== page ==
Neuropeptide S- and Neuropeptide S receptor-expressing neuron populations in the human pons.

Adori C, Barde S, Bogdanovic N, Uhlén M, Reinscheid RR, Kovacs GG, Hökfelt T - Front Neuroanat (2015)

Purification of PCR fragments of hNPS and hNPSR1 on agarose gel. Purified PCR fragments of human NPS and NPSR1 were run on 1% agarose gel to confirm size and purity. These fragments were subcloned into TOPO-TA vector (Life Technologies) and, after verification of the sequence, RNA probes were generated. The lanes represent the O'GeneRuler 1 kb Plus DNA Ladder (Fermentas; left), the 183 bp PCR product of human NPS (middle, indicated with “1”) and the 300 bp fragment of human NPSR1 (right, indicated with “2”).
© Copyright Policy
Related In: Results  -  Collection

License
Show All Figures
getmorefigures.php?uid=PMC4585187&req=5

Figure 1: Purification of PCR fragments of hNPS and hNPSR1 on agarose gel. Purified PCR fragments of human NPS and NPSR1 were run on 1% agarose gel to confirm size and purity. These fragments were subcloned into TOPO-TA vector (Life Technologies) and, after verification of the sequence, RNA probes were generated. The lanes represent the O'GeneRuler 1 kb Plus DNA Ladder (Fermentas; left), the 183 bp PCR product of human NPS (middle, indicated with “1”) and the 300 bp fragment of human NPSR1 (right, indicated with “2”).
Mentions: In order to determine the distribution of NPS mRNA-expressing neuronal populations in the human brainstem, we first produced riboprobes against human NPS (Figure 1). Then, we systematically cut three human brainstems approximately at the level of LC - DR which, based on previous rodent studies (Xu et al., 2007; Clark et al., 2011), is the expected localization of the NPS-expressing neurons.

Bottom Line: Neuropeptide S (NPS) is a regulatory peptide with potent pharmacological effects.In human, in sharp contrast to the rodents, only very few NPS-positive cells (5%) were found close to the locus coeruleus.Our results show that both NPS and NPSR1 in the human pons are preferentially localized in regions of importance for integration of visceral autonomic information and emotional behavior.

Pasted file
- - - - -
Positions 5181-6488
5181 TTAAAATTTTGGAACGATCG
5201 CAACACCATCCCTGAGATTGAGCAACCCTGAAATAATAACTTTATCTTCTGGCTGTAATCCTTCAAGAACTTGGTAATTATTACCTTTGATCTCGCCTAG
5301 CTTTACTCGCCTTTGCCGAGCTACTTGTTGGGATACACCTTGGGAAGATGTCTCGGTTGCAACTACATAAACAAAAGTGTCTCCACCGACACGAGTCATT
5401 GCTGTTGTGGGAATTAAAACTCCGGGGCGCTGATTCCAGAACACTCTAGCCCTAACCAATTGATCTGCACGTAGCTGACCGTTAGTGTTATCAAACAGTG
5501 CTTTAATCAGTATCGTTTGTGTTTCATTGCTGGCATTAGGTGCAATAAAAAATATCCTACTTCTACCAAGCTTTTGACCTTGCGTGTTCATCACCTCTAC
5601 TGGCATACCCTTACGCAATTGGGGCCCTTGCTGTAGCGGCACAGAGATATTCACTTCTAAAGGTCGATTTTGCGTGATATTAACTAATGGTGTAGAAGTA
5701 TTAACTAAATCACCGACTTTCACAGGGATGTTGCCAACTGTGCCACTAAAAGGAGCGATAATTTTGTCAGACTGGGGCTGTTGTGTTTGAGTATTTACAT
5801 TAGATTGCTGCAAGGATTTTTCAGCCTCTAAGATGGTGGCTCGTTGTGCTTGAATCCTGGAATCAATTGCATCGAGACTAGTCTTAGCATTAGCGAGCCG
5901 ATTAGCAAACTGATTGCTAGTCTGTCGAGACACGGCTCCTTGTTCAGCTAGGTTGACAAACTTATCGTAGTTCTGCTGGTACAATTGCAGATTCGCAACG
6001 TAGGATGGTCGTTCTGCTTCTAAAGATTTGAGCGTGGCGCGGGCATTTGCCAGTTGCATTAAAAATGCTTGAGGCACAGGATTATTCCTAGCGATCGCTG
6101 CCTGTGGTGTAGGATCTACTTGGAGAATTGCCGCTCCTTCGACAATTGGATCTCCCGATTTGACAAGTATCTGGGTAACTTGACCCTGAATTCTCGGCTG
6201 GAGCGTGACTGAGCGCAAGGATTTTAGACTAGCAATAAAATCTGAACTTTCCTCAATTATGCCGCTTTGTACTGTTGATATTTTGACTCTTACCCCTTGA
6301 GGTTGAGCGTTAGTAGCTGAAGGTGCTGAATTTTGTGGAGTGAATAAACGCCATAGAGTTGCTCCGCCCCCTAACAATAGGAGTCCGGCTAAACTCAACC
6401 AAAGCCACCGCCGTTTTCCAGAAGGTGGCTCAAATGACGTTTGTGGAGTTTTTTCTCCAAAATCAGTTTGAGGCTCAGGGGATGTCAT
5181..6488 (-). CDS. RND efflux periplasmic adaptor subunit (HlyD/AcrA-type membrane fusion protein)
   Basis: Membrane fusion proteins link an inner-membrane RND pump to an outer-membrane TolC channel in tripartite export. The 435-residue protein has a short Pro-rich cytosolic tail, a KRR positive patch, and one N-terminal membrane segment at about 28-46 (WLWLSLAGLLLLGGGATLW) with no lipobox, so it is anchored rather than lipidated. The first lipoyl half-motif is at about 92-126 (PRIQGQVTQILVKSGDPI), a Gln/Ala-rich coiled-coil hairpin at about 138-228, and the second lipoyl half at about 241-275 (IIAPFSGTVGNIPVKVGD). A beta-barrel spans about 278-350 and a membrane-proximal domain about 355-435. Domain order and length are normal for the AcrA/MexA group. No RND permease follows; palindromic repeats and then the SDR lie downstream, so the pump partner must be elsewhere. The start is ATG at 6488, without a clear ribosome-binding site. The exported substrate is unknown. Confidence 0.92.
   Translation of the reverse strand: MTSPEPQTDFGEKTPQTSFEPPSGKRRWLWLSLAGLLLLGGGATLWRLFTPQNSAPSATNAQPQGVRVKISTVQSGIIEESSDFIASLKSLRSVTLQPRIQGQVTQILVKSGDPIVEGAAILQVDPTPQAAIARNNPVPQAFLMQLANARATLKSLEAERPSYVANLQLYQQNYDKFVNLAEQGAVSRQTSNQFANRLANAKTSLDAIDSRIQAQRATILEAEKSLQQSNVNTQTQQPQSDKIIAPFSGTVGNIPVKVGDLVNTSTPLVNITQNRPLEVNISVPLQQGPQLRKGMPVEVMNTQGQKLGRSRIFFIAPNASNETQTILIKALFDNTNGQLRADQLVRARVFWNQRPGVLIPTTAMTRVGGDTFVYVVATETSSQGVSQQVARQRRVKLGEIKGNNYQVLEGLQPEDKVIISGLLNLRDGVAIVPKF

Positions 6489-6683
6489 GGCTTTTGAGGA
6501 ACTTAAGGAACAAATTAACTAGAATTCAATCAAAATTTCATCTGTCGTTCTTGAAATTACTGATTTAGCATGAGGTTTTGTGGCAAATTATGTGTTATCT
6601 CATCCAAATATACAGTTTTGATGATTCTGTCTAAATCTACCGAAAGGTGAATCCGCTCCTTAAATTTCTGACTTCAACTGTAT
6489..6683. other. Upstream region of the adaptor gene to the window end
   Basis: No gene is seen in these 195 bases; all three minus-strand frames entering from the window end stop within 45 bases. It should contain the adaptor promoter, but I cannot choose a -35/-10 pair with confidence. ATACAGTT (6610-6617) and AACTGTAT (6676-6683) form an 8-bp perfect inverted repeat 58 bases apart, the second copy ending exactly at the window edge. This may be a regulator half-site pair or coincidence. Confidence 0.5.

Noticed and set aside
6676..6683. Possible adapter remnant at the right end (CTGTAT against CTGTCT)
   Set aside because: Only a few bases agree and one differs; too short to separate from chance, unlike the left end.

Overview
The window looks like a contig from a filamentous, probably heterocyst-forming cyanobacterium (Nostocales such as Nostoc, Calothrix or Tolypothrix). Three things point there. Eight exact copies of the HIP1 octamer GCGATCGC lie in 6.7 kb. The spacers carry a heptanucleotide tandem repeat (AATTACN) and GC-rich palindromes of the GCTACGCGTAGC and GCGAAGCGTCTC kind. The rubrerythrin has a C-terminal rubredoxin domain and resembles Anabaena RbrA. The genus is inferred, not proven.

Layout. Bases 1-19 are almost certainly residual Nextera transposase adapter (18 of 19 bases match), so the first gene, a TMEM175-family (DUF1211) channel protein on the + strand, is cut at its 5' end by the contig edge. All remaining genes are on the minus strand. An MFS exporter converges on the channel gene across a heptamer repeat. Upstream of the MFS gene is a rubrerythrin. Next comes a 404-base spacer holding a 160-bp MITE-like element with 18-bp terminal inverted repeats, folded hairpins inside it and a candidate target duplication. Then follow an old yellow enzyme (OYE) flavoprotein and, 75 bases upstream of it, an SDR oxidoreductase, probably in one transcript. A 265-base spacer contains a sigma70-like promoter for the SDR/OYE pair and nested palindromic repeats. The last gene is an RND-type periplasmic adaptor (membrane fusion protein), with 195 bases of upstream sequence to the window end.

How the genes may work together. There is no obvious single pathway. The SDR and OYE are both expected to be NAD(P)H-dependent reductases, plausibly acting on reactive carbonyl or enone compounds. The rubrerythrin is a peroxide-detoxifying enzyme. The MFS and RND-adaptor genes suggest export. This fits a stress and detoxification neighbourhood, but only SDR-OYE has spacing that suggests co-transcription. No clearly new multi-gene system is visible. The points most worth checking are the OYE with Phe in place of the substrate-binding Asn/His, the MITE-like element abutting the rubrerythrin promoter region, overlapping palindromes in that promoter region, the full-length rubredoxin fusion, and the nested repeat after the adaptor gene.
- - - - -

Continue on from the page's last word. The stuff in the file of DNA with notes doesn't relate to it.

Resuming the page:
View Article: PubMed Central - PubMed

Affiliation: Department of Neuroscience, Karolinska Institutet Stockholm, Sweden.

ABSTRACT
Neuropeptide S (NPS) is a regulatory peptide with potent pharmacological effects. In rodents, NPS is expressed in a few pontine cell clusters. Its receptor (NPSR1) is, however, widely distributed in the brain. The anxiolytic and arousal-promoting effects of NPS make the NPS-NPSR1 system an interesting potential drug target in mood-related disorders. However, so far possible disease-related mechanisms involving NPS have only been studied in rodents. To validate the relevance of these animal studies for i.a. drug development, we have explored the distribution of NPS-expressing neurons in the human pons using in situ hybridization and stereological methods and we compared the distribution of NPS mRNA expressing neurons in the human and rat brain. The calculation revealed a total number of 22,317 ± 2411 NPS mRNA-positive neurons in human, bilaterally. The majority of cells (84%) were located in the parabrachial area in human: in the extension of the medial and lateral parabrachial nuclei, in the Kölliker-Fuse nucleus and around the adjacent lateral lemniscus. In human, in sharp contrast to the rodents, only very few NPS-positive cells (5%) were found close to the locus coeruleus. In addition, we identified a smaller cell cluster (11% of all NPS cells) in the pontine central gray matter both in human and rat, which has not been described previously even in rodents. We also examined the distribution of NPSR1 mRNA-expressing neurons in the human pons. These cells were mainly located in the rostral laterodorsal tegmental nucleus, the cuneiform nucleus, the microcellular tegmental nucleus region and in the periaqueductal gray. Our results show that both NPS and NPSR1 in the human pons are preferentially localized in regions of importance for integration of visceral autonomic information and emotional behavior. The reported interspecies differences must, however, be considered when looking for targets for new pharmacotherapeutical interventions.

No MeSH data available.